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The Long-Islander. (Huntington [N.Y.]) 1839-current, August 23, 1956, Image 1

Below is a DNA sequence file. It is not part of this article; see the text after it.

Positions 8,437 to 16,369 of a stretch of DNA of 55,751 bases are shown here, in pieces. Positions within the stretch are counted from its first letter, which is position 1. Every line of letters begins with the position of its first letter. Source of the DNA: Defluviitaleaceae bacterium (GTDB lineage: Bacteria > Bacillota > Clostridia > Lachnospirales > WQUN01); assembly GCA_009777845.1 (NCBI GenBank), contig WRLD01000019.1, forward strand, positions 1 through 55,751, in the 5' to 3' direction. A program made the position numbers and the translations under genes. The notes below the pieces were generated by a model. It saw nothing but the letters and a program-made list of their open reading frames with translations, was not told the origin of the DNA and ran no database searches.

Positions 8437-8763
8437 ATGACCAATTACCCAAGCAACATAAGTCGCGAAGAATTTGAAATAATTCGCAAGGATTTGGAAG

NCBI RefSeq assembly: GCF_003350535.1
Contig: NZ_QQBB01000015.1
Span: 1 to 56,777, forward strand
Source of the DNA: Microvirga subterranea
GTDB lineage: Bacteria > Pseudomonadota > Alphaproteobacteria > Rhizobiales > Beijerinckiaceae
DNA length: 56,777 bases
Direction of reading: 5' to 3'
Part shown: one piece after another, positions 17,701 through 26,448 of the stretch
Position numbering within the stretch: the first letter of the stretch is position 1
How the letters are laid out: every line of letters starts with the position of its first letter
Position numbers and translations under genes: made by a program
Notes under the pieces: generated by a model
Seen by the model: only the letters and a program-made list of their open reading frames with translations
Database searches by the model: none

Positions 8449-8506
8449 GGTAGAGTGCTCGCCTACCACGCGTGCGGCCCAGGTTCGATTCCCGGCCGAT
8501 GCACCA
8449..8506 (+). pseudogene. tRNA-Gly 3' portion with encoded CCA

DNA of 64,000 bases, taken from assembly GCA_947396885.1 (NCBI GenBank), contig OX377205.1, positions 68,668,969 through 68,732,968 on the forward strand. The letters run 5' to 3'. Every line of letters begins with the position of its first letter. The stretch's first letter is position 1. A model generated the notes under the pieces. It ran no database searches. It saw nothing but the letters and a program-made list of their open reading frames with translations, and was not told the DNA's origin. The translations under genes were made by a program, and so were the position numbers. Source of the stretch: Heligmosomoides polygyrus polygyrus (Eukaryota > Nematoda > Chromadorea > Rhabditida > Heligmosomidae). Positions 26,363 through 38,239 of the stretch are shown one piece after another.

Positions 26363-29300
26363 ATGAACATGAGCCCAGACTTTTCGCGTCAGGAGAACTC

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STATE AND COUNTY CO-OPERATE IN TOWN DRAINAGE PROBLEMS Huntington Taxpayers To Receive Tens Of Thou- sands Of Dollars In Out- side Hel p. Supervisor Joseph Cermak re- vealed this week that both the State of New York and the County of Suffolk are co-operating with the Town of Huntington In the solution of the Town ' s drainage problems. The State Department of Public Works has notified Supervisor Cermak of its intention to acquire two parcels of land In the Town- ship for the purpose of construct- ing recharge basins. On the west side of Elwood Hoad north of Jericho Turnpike, the State proposes to acquire a parcel of 4.63 acres in an effort to relieve the serious drainage situation at Elwood Koad and the Turnpike. The State also proposes to acquire a parcel of land 1.86 acres In size at the northwest corner of Cold Spring Hills Road and the Jericho Turnpike , in order to build a recharge basin that will relieve the drainage situation at Hartman Hill Hoad and the Turnpike. In a letter to Mr. Cermak, M. E. Goul , District Enginee r for the State , requested the co-operation of the Town Planning Board and the Building Department and indi- cated a request that building per- mits in the area of the two pro- posed improvements be held up pending acquisition of the property. The County of Suffolk proposes to acquire an acre and a half of property north of / the Jericho Turnpike and east of Jones Lane (in the Hlllcrest Homes area) to alleviate a bad dralnage ' conditlon. Supervisor Cermak was obvious- ly pleased with the co-operation of both State and County bodies in helping Huntington with the solu- tion of one of its most pressing and expensive undertakings. He said it would save Town of Hunt- ington taxpayers tens of thousands of dollars. The Town Engineer ' s office re- vealed yesterday that It is now planning, acquiring land for or actually building soma 35 recharge basins , in Huntington -Township. Contracts . for: nlno . ;recharge basins have been , let recently as part ' of (Continued On Page Two) Six of the. Township ' s eight school districts have announced registration dates for the coming Tall term. Now , students are urged to register before the start of school. Parents in the Commaok School District No, 10 may register their children any tlmo on or before September 5 , the first day of the Pall tor;n . The Commack School Is open every week day from S:30 lo 1 fo r -this purpose. Kogistrntlon for the newly form- ed Oroonliiwn-Contorparl District No. 6 will take plnco August 30 Kid 31 , and September •! through (Continued On Paoe Two) School Districts Announce Dates For Registration TUG CAPTAIN'S WIDOW SUES U.S. DREDGING CO. FOR $600 ,000 DAMAGES A negligence suit for $000 , 000 iKitlrmt the U.S. Dredging Corpora- lion , owners of the- tug. from which George,Krohmor , 38 , of I' oi \ , Jof- lemon Station , was drownod after mi explosion last December -J2 , nun u \<m filed by his widow .In TOlora l Court , Now Vorlc . Mrs. Krohmor , who lias retained Edward ,1, Uohrons of Lynbrook as nor utloraojr , charges that llio tug was \ an unsouworthy ship \ , and \mt It Imd boon assigned a tank 'or which it wast not suited. The willow further charged the Com- I'Wy fulled to provide a safe plnco to work for her husband, \ flio tug \Nip \ wan engaged li. '\•breaking when the tragedy occurred a few days boforo Christ- W HO . it wus operating about 500 toot ofr.Hb .oro In Cold Sjtrlng \arbo r , cutting throug h ico to inali o J Passngowny ror tho drodgo Miifilo City, \ • Tho Nip ' s engines became ovorhonlod, ' according lo 'wry Perkins or Port JofforHon , ™\o Jumped . overboard with 'winner when a flash, explosion occuroa , and who was roaaiirort by \avid Iinux' - of Huntington and >v iinot flora or Amltyvlllo. ' Porldns ?'« ho and tho. Captain , krohmoW \\\ . •ofr-tho onglnotr to allow thorn 'o oool, nnd that tlio oxploalon \\Wired when thoy started thorn mn, A . blinding snowstorm «Worod roHonn operations , and iXi ,m .?1 ' * fl 0<, y W ( IH nolt rooovorad til l th Ml™«>iUln, lath,. , Ho ' was '«« rnthdr ' of throo; sm^ll chlldron, JL l , tllom; only two months'old ** 10n tl'o drowning ooinu ' rort, . . ' • MRS. CASSIDY READY TO ORGANIZE FOR ADiAI STEVENSON DOROTHY R. CASSIDY Delegate To Chicago Con- vention Wins Recognition From Candidate ; \ Feels O p- timistic. Mrs. Dorothy Risebrow Cassidy returned to 'Huntington early this wee k from the Democratic Na- tional Convention in Chicago and declared that she will begin at once to work on organizing the Adlal Stevenson campaign In Suf- folk County, ilrs. Cassidy, ' and Judge Otis Pike of Itlverhead , were two of a handful of New York State ' s 97 delegates who went to the convention commit- ted to Stevenson , and saw their favorite nominated by acclama- tion. In the party primary Mrs. Cassidy and Judge Pike defeated Huntington Township Democratic Town Chairman' ' Lawrence Delanoy and William Carroll of Islip, on the issue of Stevenson vs. Harri- man. For Mrs. Cassidy Hie conven- tion held two personal thrills . . . one at tho beginning and one at the end: Sliortly after Mrs. Cas- sidy and her husband Cornelius Cassidy, unci Judge PIko arrived they were invited to attend a reception honoring Mrs. Franklin D , ;.Roosevelt ' a-C, tho „ - Prudential Plaza.. . Adlai Stevenson was..host at the party, and seeing Mrs, Cassidy passing by, reached out his hand , drew her over and pre- sented her to' Mrs. Roosevelt , saying \Mrs. Roosevelt , I want you to meet my delpgntc from Suffolk County. \ Again , -when tho convention was over Mi ' s. Casaidy and Mr. Piko wore among the few Now York delegates Invited to attend an Adlai Slovoiinon statf party, and hero, again , the candi- date for president singled out the delegate from Huntington , shaking (Continued On Pane Four) DOG'S FALL LEADS TO INVESTIGATION > Huntington' Town Attorney Charles T, Matthews la investiga- ting a siluiilloii at tho Ppint of Woods development , on Southdown Hoad , Huntingto n , where , ho bo- Moves, a violation of tho Town ' s now sump ordinance took place Saturday evening. At 6:15 Hunt- ington Pollco Sergeant William G. Dyrnc B discovered that a small terrier dog liad fallen down what was said to ho n 25-foot deep un- covered , uncompleted cesspool, Tho blnek and tan terrier , owned by Tlionma Dwyer , of 1 Blttor- swoot 1'liioe , Huntington , had ap- parently wandered to an uuflnlsh- cd house site and fallen In tho couspool excavation. After an un- successful rtltomut to loon a rbpu around the dog was mitdo, eleven Huntington Flro Department volun- teers lowered an extension ladder and pullod the lor. rlor out. Tho dog was not unrlonsly Injured and, In fact , bit tho hand of ono ' or bin rescuer ' s , Wllllnni Archer. ' or f>7 Tower Street , Huntington Station, 131 wood A, Opslud, Huntington Hospital ntlrnlnlHlnitor , told mom- bui'H of . tin) Huntington .notary Club on TuoHdny that estimated completion of tho hospital' s pro- Jootod now W I HK has now .boon rixod at Into nnxt summer, Ho- onuso of the stool Htrlko , Htnol ror tho wing will not bo available ' un- til November, causing a delay or two months or more beyond the tlmn originally ontlmatod, CnnHtruuUcm or tho.win g began early this mimmor nttor delays, Mr. Opstiul nald. Ho oxplalnod thill tb« proHiMit hospital build- \nk f l>«« nfrvAdioun complotoly un- derpinned hnil\tlio ' foundiillon nnd footing worK.inro , now going for- ward.. Work la nlflo beginning on tho digging ' ¦ of n donp wolf 'lo provide wnlor for air condition- ing of parts or tho building, All work that vim bu donu boforo stool , 1s nopdail will bo done, Mr, 0 pit I nil estimated that an addi- tional nix month would bo ncodod to complete extensive nltonitlon work In tho oxlatlng building nftor tho now wing has boon Un- isliou. Cost or tho total project I K now expected to bo about 12, (100 , 000 to $2, (130, 000. Qonnrnl construotlon nloij ' o. oxiioodH $2, 104,000 and tl) o rmiuilndor comprises oqulnmont OOKl- H , funs , (lt d , • Mr. 0 ' iwtnd stated thftt | ooiilii- bullous rind\ pledges huvo con- tlnuod to ' oomo In and now total In exeoHS of }1, 100 , 000 of whloJi ¦ (Continued On Pnae Two) ' • Hosp ital Read y B y Late Next Summer , O pstad Tells Rotary NEW SCHOOL BOP VOTE IS CALLED BY ELWOOD BOARD District To Make Second At- tempt For Two - ¦ Thi rds Majority On . Sept. 15; Two Reg istration Days. A new vote on whether or not the Elwood School District shall construct a new $1 , 500 , 000 school was called this week for Septem- ber 35 by the Board of Education of District No. '1. On August 11 the same proposition was put be- fore the voters of the district and mustered a majority of 207 Lo 157 , but fell short of the two-thirds vote legally necessary because of the ratio of the district' s bonded debt to Its assessed valuation of $1 , 500, - 00O. According to an announcement by Marshall 1). J. Smith , president of the Elwood School Board , the September 15 election will be held at the new Elwood School on Cuba Hill Road , from 2 P.M. until 10 P.M. A brief meeting to comply with legal technicalities will be held at 1:30 o ' clock. All these qualified voters who were registered in person for the elections of May 1 or August 11 , need hot register again , but other qualified voters of the dis- trict may register on either Sep- tember 8 or 10 from 2 P.M. to 10 P.M. in the new Cuba Hill School auditorium. The proposal to bond for the new\ school mimes the site as the Botsch property on the south side of Little Plains Road , tho purchase of which was authorized by the district at the August 11 election. The tract consists of 15 acres; v Board members feel that the light vote on tho previous date was due to the fact that fow people understood that more than a simple majority was needed to carry the appropriation. The members of the Board are Mr. Smith , Herman Mahler , Joseph Byrne , William Carroll , and Edward Jablonskl . Allen Taney is clerk to the Board. PERCY CALLS LOCAL PEOPLE BEFORE JURY; SILENT ON DETAILS Several witnesses from tho Town of Huntington have been called to testify before recent ses- sions of the special Grand Jury probing alleged corruption in Suffolk County. Donald Butt , a deputy Building Inspector for tho Town was before ' the Jury Inst week, but no statement has come from District Attorney Goorgo C. Percy, Jr., as to what local angles are being Investigated, al- though rumors were that the granting of building - permits and zoning changes in this Township wore under scrutiny. Percy said only that \ certain matters \ coii' corning tho Huntington Govern- ment wore being investigated, Joseph Schwab , a local book- maker , was among tlioso who testi- fied last Thursday, as tho jury apparently delved into charges of gambling, and possible corruption In tho way of protection. Others who testified Thursday Included County Treasurer Fred 11 , Hosu Jr., James A, I' udula , former D.A. ' H invontlgator; and Mrs. Irene lingers , a nurse at tho County Homo In Yanhaiik, Irving Garflnklo , Huntington druggist, wna among tlioso who testified on Tuesday of tills vook , when Percy spout most of llio day boforo tho jury examining some aovon or eight witnesses. Included wna klngVln gmnblor Frank Casino of Now York who supposedly associated with Thomas K, Atkin- son In tho operation of tho Star Island Casino at Montaulc. II. was Caalno ' s second nppoiiranco boforo tho Jury. A now witness was Atkinson ' s wife , Huth Atklnaon. Otliors who '(Continued On Pane Two) About '5(1 friends ' and relatives helped Mr. and Mrs. Archibald H. Funnel! celebrate their 60th ¦wedding anniversary at their home on Cold Spring Hill last.Sunday. Light refreshments were serv- ed in tho garden during tho late afternoon in a beautiful sotting of summer flowers, The weather was perfect , even as it was 60 years ago when the couple wore mar- ried in the bride ' s home on New Street , Huntington and entertain- ed their wedding guests in the garden of . the old house which still stands just south of tho Grant store. Tho Funnel! t family are among Huntington ' s oldest residents. Mrs . Funnell , the former Miss Jean Rogers . Is a direct descendant of William Rogers who purchased land from the Indians in this area in 1656. Her grandfather lived for many years on Lloyd' s Neck , where her father was born , on properly which later became a part of the Marshall Field estate. She taught Latin for a number of years In the Huntington High School before her marriage to Mr. Funnel!. Mr. Funnell. now approaching his 92nd birthday, was active in tho florist and nursery business for over 70 years until his retire- ment three years ago. The retail florist shop, FunneU' s Flowers , is now carried on by his daughter , Elizabeth Funnell . . More than 100 years ago , Mr. Fuimell' s grandfather , William Howett , opened the first drug store In town on the site of tho present drug store known as Funnell & Cook. At last Sunday ' s reception , the guests Included the four Funnell children , -Mrs. Esther Phipard and son-in-law Charles of Falls Chiireli . Va. , Miss Bertha Funnell (Continued On Page Four) Archibald Funnells Mark 60th Wedding Anniversay WOMEN OFFICERS TO JOIN NAVAL RESERVE SCHOOL The Naval , Reserve OHlcero Schools , \ which ' J) ' eBan > \ th roe. y?ar8 ^ ago with two. pilot courses ' \ ' • in widely separate parts of the coun- try, and have since grown into ono of the most successful ac- tivities of the modern Navy, have now added courses for women offi- cers , the Navy announced this week. NltOS Huntington , situated at the U.S. Navy nnd Marino Corps Reserve Training Center , Hunt- ington , will have courses for both Wave Officers and Navy Nurses, the Navy said , In announcing tho program for the 1056-57 school year, Commander A. S. Fioro , USNR , commanding officer of tho Hunt- ington Reserve Officers school , said that several Wave officers and nurses already had signed up for classes at tho Huntington training center. At tho snmo time , ho reported that i)7 percent of the officers who took part In tho pro> Brain last year at the North Shore Navy establishment have applied for roadmlsslon to this year ' s school program. Tho possibility of earning pro- motion and retirement points , while undergoing training In mod- ern Navy techniques, has boon tho primary factor In prompting Naval Rosorvo officers on Inactive duty to tnko NltOS courses , CDR. Flore said. At the same tlmo , the absence of drills and C I IIHBOH dur- ing summer months , as well as tho roo . nlromont culling for at- tendance nt only SO percent of tho C I UHHOS , huvo boon other induce- ments to innctlvo officers to take part In tlio NltOS program, Tills year tho Huntington Hcliod- ulo iiRiiln calls for coursoB In Na- vigation , Seamanship, Oporallons , Personnel AdminlHtratlon , Military Justice , Main Propulsion, and Or- lonlntlon to Command , with other coiiraos to bo docldod upon If tliore Is siifflnncont demand on thn part or those registering for tho ClllHIIOH. Registration ror tho Hunting* Ion NUOS will begin at 7:80 P,M. on August 28 , nt the training contor , 1 Now York Avonuo , with Instructors available for consult!)- lion nnd Individual cnunsolllng until 10 P.M. Tho snmo hours tor registration will ho reprinted on September •! and G , with nil Nnvnl Rosorvo officers on Innctlvo duty urged to visit tlio trnlnlnn contor for further Information on tholr desired specialty, knot wook thn article on tho twin Allatnto liuturnnco Company honrjii Rfl ' IiicoiTOully atatod . th o nunipori. ot roBidoiUtl who spoko^or and against tho (iocpnd proposal to • ohnngo tho zono. of tho Allstate tntot no 18 to 1, Tlio correct tally wan 18 lo 0, • Correction $16 , 000 , 000 GROSSED BY COLONIAL SAND CO. IN SIX-MONTH PERIOD Statement To Shareholders Say s Added Properties And Wh o l esa ling Of M a- terials Increases Revenues. The Colonial Sand and Stone Company, which last month announced the purchase of all the holdings of the Metropolitan Sand and Gravel Corporation , including tho North port property on which the Long Island Lighting Company proposes to erect a ' $30 ,000, 000 generator , this week issued a statement lo stockholders show- ing that Its business in the first half of 1956 grossed more than U6.000 . 000. , ' The statement by Anthony Pope , Colonial president said \ sales are expected to Increase during the remainder of 1956 duo to the Com- pany ' s enlarged operations , broad- ening territory , additional equip- ment and its entry into the deli- very of hulk materials at whole- sale. \ The Statement by Colonial said: \Strong demand for its products at somewhat higher selling prices enabled Colonial Sand & Stone Company, Inc., during the first half of 1956 to increas e net sales moderately over a year ago , It was announced Thursday by Anthony I' opo , president , in the mid-year report to shareholders of what the firm says is the largest suppl ier in the New York area of ready-mixed concrete or its dry components -lo the building industry. However , higher costs and adverse weather resulted in a slight decrease in earnings , tho statement said. Net sales (unaudited) totalled $16 ,834,595 for the six months ended June 30 , 1956, as compared with $15,575 , 013 in the first half of 19)55 , a gain of 8.1 per cent. \Net income for the six months ended June 30 , l'J50 amounted to $469 , 127 , equal to 58 cents per share on the 813 , 632 outstanding S8|S!BPJL- . *tfaj;w. In . the first , six months of. '3955 net income of $497 , 319 -was equal to 61 cents per share on the present capitaliza- tion, \ CLAN MACINTVRE TO BE ORGANIZED IN HUNTINGTON 'Clan Mnrlntyre ' named after tho late Itev. Thomas Mcintyro , pasto r until his death of Beth- any Presbyterian Church of Hunt- ington Station , will be organized on September 22 by » group of men of Scottish descent who ox^ pect to have 10 members by the organization dale. The officers of the clan have been elected and are walling to tnko office, Tlio clan chief is Alexander Davidson. Tlio chi n will bo affiliated with I lie Order of Scottish Clans, Tho now unit will liavo throo pipers which I K more than many of the older duns have. Men of Scots descenl or who aro married to woman of Scots descent who aro members of tho Daughters of Scotia , aro eligible for membership in Clan Mucin- tyro , Persons winning to Join the now -Clan may communlcato with Mr, Davidson «t 20ft Van Huron Drive , Huntington, or phone IlUnt* lugtnii 4-3949. The Institution and Initiation will take placu on Saturday, Sep- tember 22 and will bo for Clans- men only, Tim Insinuation of offl- corn will tnko plum in tlio eve- ning at 8 o ' clncl(, Tills will bo (Continue^ On Pane Flvs) . Governor Avoid II Hiirrlninn has accepted an Invitation tn spunk in Suffolk County Sunday, at the annual picnic of tho West Hiibylon Democratic Club nt tho A.A. Field on Sawyor Avonuo , West flabylon. Announcement of tho Governor ' s Impending visit to tho County was miulo by Suflolli ¦County Demo orntl Chairman Adrian Mnson In tho following words: \Tho Number Ono , Top Democrat In Now , York Stato will bo In West Ilahylon on Sunday \ , Mr. Mason said that all Domoxirntlo enmlldntoii aro oxpout- od to bo pi'OHonl and (lint the Governor will lip nnxloun to moot Mr, Ooorgo W, rorey Jr., whom ho roopn ty appointe d to rill tlio un- expired term of Mr, Ilronuor. Concerning tho toplo of Mr, Harrljhan ' R apoocli, tho roloario from Dtimborntiu hoadtiuartors . Bii l ' d tho Governor In ox pouted to in o ii tlon those parts of his ntnto legi- slative program which wore • Incor- porated into tlio National Domo. emtio platform at tho con von I Ion, Hnrriman To Visit Suffolk On Sunday LLOYD HARBOR SAYS IT HAS NOT BARRED WATERFRONT USE Village Police Say Priv ate Owners Used Their Name Without Authoriza- tion. liloyd Harbor Village Police IX Peril Hansen suld today that the Village of Lloyd Harbor has absolu- tely nothing to do with any effort to restrict anchorage or us«2 of the basin on the northwest side of Lloyd Harbor , concerning which boatmen and property owners have entered a controversy. Lt. Hansen said that \the Village of Lloyd Harbor has absolutely nothing to do with any restrictions In that area , never did have , and never will have. \ The Police head said that lie had personally gone dow n and removed the words Indi- cating that Village Police had re- stricted boating In the area off the old Marshall Field Dock. Rauscli said that he not only removed the word s \ police \ from tho sign , but from a boat , with which private owners have hired Deputy Sheriff George Walker to patrol the area. Rnuseh said that property owners had \taken it upon themselves to claim Jurisdiction \ and that any Implication that the Village of liloyd Harbor was officially in- volved was erroneous , and that the owners had appropriated tho name of the police \ without authority \ . Rauscli said that a represent- ative of tho CAA had been out to looh into the situation as tiio result of a controversy. The owners who are claiming rights not only to tho beach , but to the bay bottom are Sherman Falrchlld , S. S. Kiarchos , Marshall Field , Mrs. Willis Wood , Stanley Kumbough , and Thomas G. Wheelock. TAXES M UNPAID ON LAMBERT HALF OF CRABMEADOW'LAND The key to the fate of more than -1 00 jicroa of land adjoining the Crabmeadow Town Park to the south , may rest with tho Suf- folk County tax sale. A one-half undivided Interest- in the ^ formet Urow-h\ aiHl \17a ' rabbrt\ property, fuf itossed to Justine Lambert , Is list- ed In a redemption notice adver- tised by the Suffolk County Trea- surer ' s office , for utipnld taxes for the year 1952-53 , and may go to tax sale this fail. The other half of tho undivided InterOat , aa reported by The Long-lslnndor several weeks ago , Is bold by tho Kmnlrc Stnto Development Cor porallon , u flrni concerning which little is known. According to the Huntlngtqn Town Tax office the taxes on the 1,amber half interest in the vast meadow ' acroaflo , tho Inrges un- developed tract of land In tho Township, have - not been paid In recent years, The taxes due on the land for the year 1052-53 total J3 . 1S1.07. Very little oilier land In tho Township Is advertised In the County ' s redemption notice, Tho total Is 501.li acres , and -192 of llioni aro In tho Crnbmoailow a ' rea, Two Iluntlnfiton Pollco patrol- men and tholr prisoner woro In- jured Monday evening on Park avonuo wlion tho patrol car they worn riding In sklddod Into a tele. plioiiQ ^ polo aa tlio prlaonor tried to OHctipo. Patrolman John S. 1' nn. of HOIS nth Stroot. Enat . Nprthport , tho drlvor of tho prowl enr, wn» Horioiisly injured nnd Is doiicrlboil nn bolng In \fair \ condition - In Huntington Hospital. His partner , Patrolman Stanley ' Wlntor , of' JW Thornoy . . Avonue , HunllnRlo ' ii Stiv Hon , was treated and rolpiiaqd from tho hOHpltnl. \ \\ ' - I '1 AonordlnK to Patrolman Wlntor , tho two ppllocmon had nrrpntot! Mellon Drolnnil , 25, of Vetorau ' ii MrolnlKtmllon HoHpttal, Worth* port , at 0:3'I P.M. . for loavli»( * thy scono of an accident nt tho tutor- suction of lOlwood anil Pulaski Itoaila , East North port. Thoy said Llruliuid' a car struck a oar o|ivrated by Rud y Qlrolamo , of Gallon Place , East Noi'tliport , wlillo It WIIH stop- ped at a traffic light, Tho offlcora hud spotted Ilrolimd' s cat; within nn hour nftor tlio firs t accident, and had to handcuff him to tnko him to tho Hooiio for Identification, Patrolman Winter sulil thnt while thoy woro on tho v/ay . -,tn hoiulhuortoi'B , Patrolman I' un lun* nuoon»Htul . ly ' i tried ! to \ paso a curloo Park y Avonuo ,, north of -. . Dunlan Jlou-iC which would not ylold tho right of wily, mid tho ' pollco car (Continued On Pt»oe Two) Prisoner ' s Break Attempt Causes Patrol Car Crash TEMPLE BETH EL CALLS RABBI M. H. SCHATZ ON EVE OF NEW YEAR Photo by GcssllnK RABBI M. H. SCHATZ Sp iritual Leader Of Reform Congregation Assumes Du- ties As Jewish Observance Beg ins. Temple Heth El lias elected Itabbl Miinricc II. Scdiatz as its full time spiritual leader. The new spiritual leader of the Reform Congregation has assumed his du- ties , Just as Temple Doth El Is planning Its observance of tho Now Year with solemn services at Its newly erected temple on Park Avenue. Rabbi Senate brings with him a • wide biicUBiound and varied experience as a teacher , youth counsellor and Itabbl. A Canadian by birth , he was graduated from the University of Michigan where he was a member of the faculty as an instructor of English. Follow- ing Graduate studies toward thv doctorate in Comparative Litera- ture at ' Harvard , Itabbl Schatz en- rolled at the Jewish Institute of Heligion , the Reform Seminary presided over by the famous Rabbi Stephen S. Wise. Ho was ordain- ed Itabbl and awarded tho degree of Master of Hebrew Literature in 1933. ! ^ky^!v^iSs«:y4nB. tt,! nabbl ot lh( ? Congregation ' of Forest Hills ' West, Itabbl Schatz was iavlted to outer the field of college edu- cation as a Il' nal B' rith Hlllel di- rector. In this capacity, he served at tho Universities of North Car- olina , Cornell and Queens College for a span of thirteen years. During tlio war years , ho served us u civilian chaplain nt Sampson nnd Wlllard State Hospital. Re- turning to Die field of Congrega- (Continued On Page Four) JUVENILES ARE HELD FOR SCHOOL DAMAGE Two Dlx Hills boys and A rrlond, all about M years old, admitted a series of acts of vandalism and several potty house thefts early this week , Huntington Pollco said, Tho two Dlx Hills boys said thoy slept in tonts pitched in tholr back yards and at around midnight would leave and commit various potty crimes In the neighborhood. Tho third boy, it visitor from NnHsnu County, was responsible for only a small part of tlio damage , Pollco said, Lost woo k tlio two local boys broke Into tho Dlx Hills School for llio firth tlmo , scattering textbooks around tho claim rooms , and throw- ing paint and Ink on the walls. Thoy took nn'assortment of small Items from the school Including some cans of food and a shower curtain. Detective Lieut. I.owln Smith said tho Dlx Mills boys will be roforrod to Children ' s Court. Tho third boy was released In tho custody of his parents, Lieut, Smith Htntnd thnt It wan u \God- send\ that , tho boy« woro nppro- hoiulod early so . tholr parents would \have a clittnco to straighten thoni out. \ HUGHES SAYS COUNTY j RATING HIGH DESPITE j DEMOCRATIC SNIPING ! £9 , 260 , 000 Of Public lm- j . provement Bonds Sold At Favorable Rate , Republi- can Chairman Reports. The favorable rate at which County Treasurer Fred 13, Hose Is selling $9 , 260 , 000 of • Suffolk public improvement bonds Is p roof of the county ' s \ progiess and prudence under lleptibllcan officials , \ R. Ford Hughes , Re- publican chairman of Suffolk, i stated this week. Mr. Hughes said the bonds were sold to the Security National liank of Huntington and the First National City Bank of New York and carried tho low interest rate of 2.»5 per cent. The statement: \The purpose for which the bonds were Issued show that tho Hoard of Supervisors is made up of men alive to and aware of the County ' s growing ' demands. '•Public offlcals recommended to the people by tli o Republican Par- ty and selected by the voters are responsible for the good manage- ment -of the county. State Demo- cratic officials , goaded by Tam- many ' s deslro to extend its par- ilsanshlp Into Now York City ' s suburban area , J jave been conduct- ing an attack on Republican offi- cials in Suffolk County. Die financial figures recently made public by County Treasurer Hose, and tho recent acts of the Hoard of Supervisors reveal the Democratic criticism for what it ¦s , narrow partisan politics. \Suffolk' s financial position Is so sound that the bonds sold to the Security National Dank ' of Huntington and the First National City Bank ot New York carried a premium of $53 , 698. The low in- terest rate of 2.95% further at- tests to the excellent financial rating of the county. Wo must\ re- member that every major bank and Investment house was offer- ed an opportunity to bid on our bonds. . The two largest bond Issues were for the construction and equipment of the now county office building at Itlverhead $5 , - 130 , 000. and the construction of the Smith Point Bridge ?2 . 143 . 000. Funds-' from ' tho bonds also \will build and equip tho central heat Ing plant ror tho County Center , $'190 , 000; acquisition of a -hyd raulic dredge $-135 , 000; construction of the .Smith Point parking area $102 , 000; purchase of a tug and two scows for harbor .Improve- ments $60 , 000. The County ' s share ot ulioio erosion eradication $23*1 , - 000, and tho purchase of new vot- ing machines $66 , 000. \As a result of tho sale of those Improvement bonds tho County (Continued On Page Two ) Tlio Northpbrt Village , Board decided Tuesday night to ask the United States Army lOnglnoors ' to do something . „ about tho after effects or tho dredging- , project which was carried on In Northport Harbor this spring, Tho decision was made after \Wooodbino .Avonuo waterfront owners Hurry H. Pui-vln and William II, Oartofmnti , told tho board that tho dredged mud which was deposited across Nbrtliport Harbor , Is sliding to tho oast shore , making, tho anchorages shallow and rilling the waters with \ soupy mud. \ \ • , . ' ' Mr. Cartolman said that tho wont slioro of tho harbor already had . \5 toot or mud and whon yon im nip a lot. of oouo'on top of that she ' s going to slide out and como across,\ Mr. \ Purvis nnld In hln o|ionlng romarljK that tho ' Woodbine area residents '' , uro concerned about 5 tho mud filling \ in tho shallow ond' of tho- harbor. \ Mr, RIchardHoii saltl that It had been shallowing . ' . '(or many years,\ Nr, Purvis replied tlui 't ho\ had prirtloular roforoiiop to tho recently dredged miitorlnl. Ho said that tlioro \Is thick soup In front of my liouso whon wri go bathing. Instead of tho Bniuly . bnr wo find, \ and declared; tin t tho condition Is getting worse nvory day, ' ¦ - Huntington Tow n , winch upon- Norod tho drodKlnf? at tlio tonncst of Northport Village , has bad com- plaints Irom wont ahoro \ owners, and I B , soarohlng for a toraody also. ' : . ¦ . ¦ ¦ •?; KANE LEAVES HOSPITAL , ' 'fi Justice of tlio ' Pouoo Joliri - Kanb^| who .was tttrlolcon III on. . 'Jrty^OtJ!:^ haa loft Huntington . Ito«nlMl ,; ' , nnoT.; j; Is recuperating satlsfdutnrily ' nt hOi ^ homo In Huntington. 'Station;v:: ' .£¦;:»> Northport Will Ask Army To Remed y Drif ting Mud Tho Town of Huntington Is wait- ing for engineering estimates on Ilia cost of converting the build- ings on tlio Hollas Hens estate Into a Town Hall , boforo formulat- ing tho enabling proposition which will go before tho votorH at a special election on September 19. Town Attorney Ooorgo M, l)la«8l this wook said that tho Town Is proposing thoy buy the buildings and n ninn ncro tract for $90,000 , but that the proposition nuist also Include the cost of ro- modeling. Tho Town monnwhllo withdraw tho legal notice calling for a high- way Improvomont rofnrondinn on tho uauio date , and will advertise tho two In ono uotlco bnglmilng next woolt . Town Comp iling Estimate Of Remodeling Cost For Proposed Town Hall l' :\^ ' ' v LB6At-:N 'bTieBb;oNuwW aohooli, Official , Publlo- r^awlrVofcl ' • Flra , District -;. 'eiactlo» ' f. J . J?;(!tWS i Appear* on . 'Pflig& AvSts ' tlflniawf . P»08V2 | ' :t[» n i d 4 7 ,^« oi^;^ i ¦ ¦ :.. ' , ¦ . 'k, ' . il >i;-<c ' , - . ^:MiffiKMW